|Granular Poison Frog|
|Range||Costa Rica and Panama.|
The Granular poison frog (Oophaga granulifera), is a species of frog in the Dendrobatidae family. It is endemic to Costa Rica and Panama. Originally described as Dendrobates granuliferus, it was moved to Oophaga in 1994. Its natural habitats are tropical humid lowland forests; it is threatened by habitat loss.
The granular poison frog is a small frog with slender limbs growing to about 20 mm (0.8 in). Its skin is finely granulated and its colour is typically bright orange head, body and upper arms and bluish-green underparts, legs and lower arms. In the vicinity of Quepos, Costa Rica, there is a color morph in which the orange color is replaced with olive green.
Distribution and Habitat
The granular poison frog is native to Costa Rica and Panama. Its range extends from southwestern Costa Rica through the adjacent area of south-western Panama at heights of up to 100 m (328 ft) above sea level. It may also occur in south-eastern Costa Rica. It inhabits the leaf litter of the floor of humid low altitude forests.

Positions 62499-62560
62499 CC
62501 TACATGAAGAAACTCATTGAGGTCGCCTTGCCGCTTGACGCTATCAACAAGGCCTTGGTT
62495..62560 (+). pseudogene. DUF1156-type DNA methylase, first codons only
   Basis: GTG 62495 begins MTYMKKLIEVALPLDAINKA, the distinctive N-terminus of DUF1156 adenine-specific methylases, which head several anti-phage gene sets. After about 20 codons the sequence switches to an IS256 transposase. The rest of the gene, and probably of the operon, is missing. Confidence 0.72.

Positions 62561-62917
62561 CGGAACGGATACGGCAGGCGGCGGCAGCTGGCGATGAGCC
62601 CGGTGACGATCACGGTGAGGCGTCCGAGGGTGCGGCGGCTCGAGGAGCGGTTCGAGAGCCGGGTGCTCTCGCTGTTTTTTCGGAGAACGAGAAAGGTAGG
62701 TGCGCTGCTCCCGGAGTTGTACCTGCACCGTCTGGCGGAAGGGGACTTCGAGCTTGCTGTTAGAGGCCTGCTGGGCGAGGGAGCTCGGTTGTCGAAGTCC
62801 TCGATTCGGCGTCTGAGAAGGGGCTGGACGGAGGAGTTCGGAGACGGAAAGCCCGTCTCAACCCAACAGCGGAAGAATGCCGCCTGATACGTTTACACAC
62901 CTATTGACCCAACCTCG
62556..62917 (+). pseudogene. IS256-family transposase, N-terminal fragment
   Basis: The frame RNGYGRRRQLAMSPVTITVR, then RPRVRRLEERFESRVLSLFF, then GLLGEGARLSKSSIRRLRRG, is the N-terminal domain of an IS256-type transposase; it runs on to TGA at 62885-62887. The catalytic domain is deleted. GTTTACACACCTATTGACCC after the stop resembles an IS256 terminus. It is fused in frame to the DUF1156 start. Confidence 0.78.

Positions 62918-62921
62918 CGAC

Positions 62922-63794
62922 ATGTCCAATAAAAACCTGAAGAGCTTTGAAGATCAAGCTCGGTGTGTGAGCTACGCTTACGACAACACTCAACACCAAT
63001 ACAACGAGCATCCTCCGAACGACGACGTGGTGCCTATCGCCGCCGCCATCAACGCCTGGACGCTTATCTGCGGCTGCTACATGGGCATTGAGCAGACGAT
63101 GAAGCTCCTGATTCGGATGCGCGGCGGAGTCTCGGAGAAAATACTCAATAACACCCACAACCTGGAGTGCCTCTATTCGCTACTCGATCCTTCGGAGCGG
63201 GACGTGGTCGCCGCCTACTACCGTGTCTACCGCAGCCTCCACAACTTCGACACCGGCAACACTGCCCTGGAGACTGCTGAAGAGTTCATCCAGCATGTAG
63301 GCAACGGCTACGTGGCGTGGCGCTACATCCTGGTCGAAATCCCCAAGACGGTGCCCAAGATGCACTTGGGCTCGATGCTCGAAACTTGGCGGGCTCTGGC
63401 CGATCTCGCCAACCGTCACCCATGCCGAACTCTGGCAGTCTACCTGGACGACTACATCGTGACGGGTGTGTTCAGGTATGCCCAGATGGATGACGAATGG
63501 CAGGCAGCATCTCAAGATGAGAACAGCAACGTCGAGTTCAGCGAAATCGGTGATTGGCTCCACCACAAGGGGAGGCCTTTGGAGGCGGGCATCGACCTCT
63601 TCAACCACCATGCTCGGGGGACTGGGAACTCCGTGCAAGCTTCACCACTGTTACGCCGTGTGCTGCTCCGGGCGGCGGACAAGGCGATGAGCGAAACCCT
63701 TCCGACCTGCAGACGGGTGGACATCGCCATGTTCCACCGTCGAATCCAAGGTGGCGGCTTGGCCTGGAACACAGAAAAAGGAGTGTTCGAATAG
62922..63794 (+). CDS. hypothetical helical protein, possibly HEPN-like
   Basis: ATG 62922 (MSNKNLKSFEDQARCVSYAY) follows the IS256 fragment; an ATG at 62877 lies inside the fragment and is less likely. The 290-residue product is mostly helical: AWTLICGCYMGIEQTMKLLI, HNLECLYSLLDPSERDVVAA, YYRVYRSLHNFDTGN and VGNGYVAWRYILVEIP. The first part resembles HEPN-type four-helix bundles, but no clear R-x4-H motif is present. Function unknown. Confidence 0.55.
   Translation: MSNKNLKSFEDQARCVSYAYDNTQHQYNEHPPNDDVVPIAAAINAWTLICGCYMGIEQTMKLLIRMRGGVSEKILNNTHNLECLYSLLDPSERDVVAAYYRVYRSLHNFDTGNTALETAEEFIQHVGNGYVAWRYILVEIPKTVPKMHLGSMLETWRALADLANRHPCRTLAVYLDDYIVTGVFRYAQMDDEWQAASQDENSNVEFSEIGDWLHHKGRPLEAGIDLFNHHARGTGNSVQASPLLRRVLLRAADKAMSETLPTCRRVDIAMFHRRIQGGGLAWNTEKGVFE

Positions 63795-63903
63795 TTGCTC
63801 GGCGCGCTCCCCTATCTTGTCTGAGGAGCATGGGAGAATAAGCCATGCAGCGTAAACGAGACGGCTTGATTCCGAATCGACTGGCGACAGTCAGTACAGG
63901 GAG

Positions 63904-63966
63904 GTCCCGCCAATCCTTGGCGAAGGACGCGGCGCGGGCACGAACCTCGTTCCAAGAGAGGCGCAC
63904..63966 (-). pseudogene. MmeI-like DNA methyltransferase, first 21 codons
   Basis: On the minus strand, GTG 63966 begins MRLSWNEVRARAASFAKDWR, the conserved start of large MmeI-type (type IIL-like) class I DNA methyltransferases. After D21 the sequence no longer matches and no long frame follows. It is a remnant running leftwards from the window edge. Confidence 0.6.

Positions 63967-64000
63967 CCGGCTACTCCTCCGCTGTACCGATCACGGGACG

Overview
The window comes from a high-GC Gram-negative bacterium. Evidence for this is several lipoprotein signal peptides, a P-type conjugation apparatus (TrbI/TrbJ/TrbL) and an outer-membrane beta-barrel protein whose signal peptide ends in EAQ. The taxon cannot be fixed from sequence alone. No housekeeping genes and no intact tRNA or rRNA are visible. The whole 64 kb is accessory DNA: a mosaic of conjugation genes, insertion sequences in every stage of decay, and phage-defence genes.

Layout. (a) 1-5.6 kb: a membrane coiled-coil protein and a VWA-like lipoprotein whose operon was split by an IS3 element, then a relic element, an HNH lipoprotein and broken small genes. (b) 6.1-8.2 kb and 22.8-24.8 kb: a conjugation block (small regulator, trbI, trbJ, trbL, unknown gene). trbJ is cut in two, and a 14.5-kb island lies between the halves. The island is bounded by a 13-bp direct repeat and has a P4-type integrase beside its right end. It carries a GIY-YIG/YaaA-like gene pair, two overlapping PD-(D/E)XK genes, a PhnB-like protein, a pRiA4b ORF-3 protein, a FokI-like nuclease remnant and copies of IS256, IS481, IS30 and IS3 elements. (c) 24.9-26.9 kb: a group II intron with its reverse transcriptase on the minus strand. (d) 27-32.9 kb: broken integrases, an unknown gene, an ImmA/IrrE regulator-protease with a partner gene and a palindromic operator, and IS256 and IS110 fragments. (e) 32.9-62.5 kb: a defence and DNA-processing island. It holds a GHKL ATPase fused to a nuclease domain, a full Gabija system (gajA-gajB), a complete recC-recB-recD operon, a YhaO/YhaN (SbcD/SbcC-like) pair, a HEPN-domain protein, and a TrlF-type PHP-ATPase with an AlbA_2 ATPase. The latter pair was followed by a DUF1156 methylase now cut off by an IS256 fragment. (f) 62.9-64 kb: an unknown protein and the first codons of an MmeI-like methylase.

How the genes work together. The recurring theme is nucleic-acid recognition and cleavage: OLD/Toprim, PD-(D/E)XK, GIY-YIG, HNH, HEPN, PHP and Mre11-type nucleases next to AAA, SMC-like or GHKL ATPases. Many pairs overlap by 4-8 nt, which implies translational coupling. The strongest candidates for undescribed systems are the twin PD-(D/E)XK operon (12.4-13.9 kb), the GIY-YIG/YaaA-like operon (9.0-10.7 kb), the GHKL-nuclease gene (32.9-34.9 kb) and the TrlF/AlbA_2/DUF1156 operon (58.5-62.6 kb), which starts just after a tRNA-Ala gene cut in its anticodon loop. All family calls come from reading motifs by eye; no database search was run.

The granular poison frog is a diurnal terrestrial species. Breeding takes place in the rainy season and the female lays groups of three or four eggs in curled up dead leaves, under stones, in twig forks and in leaf axils just above the ground. The male guards the eggs and keeps them moist with his urine. When they hatch, the female carries the tadpoles singly to temporary water bodies such as hollows in trees, leaf axils of species such as Dieffenbachia and to bromeliads, at heights of a metre or two off the ground. The volume of water in these cavities averages 2.4 ml (0.084 imp fl oz; 0.081 US fl oz). The female feeds the tadpoles on an ongoing basis by laying unfertilised eggs in the water bodies.
The frog is an aposematic animal, and it uses poison only for self-defense from predators. Its bright colors are used as a warning signal to all possible predators. Experimental studies in Costa Rica suggest the male granular poison frog spends the majority of its time and energy defending its calling site. These warning signals are more vocal (acoustic) than visual. If an encroaching male granular poison frog were to dare approach too closely, these frogs have no qualms about engaging physically. The lengths they will go to defend their territory epitomize their unique aggressive behavior.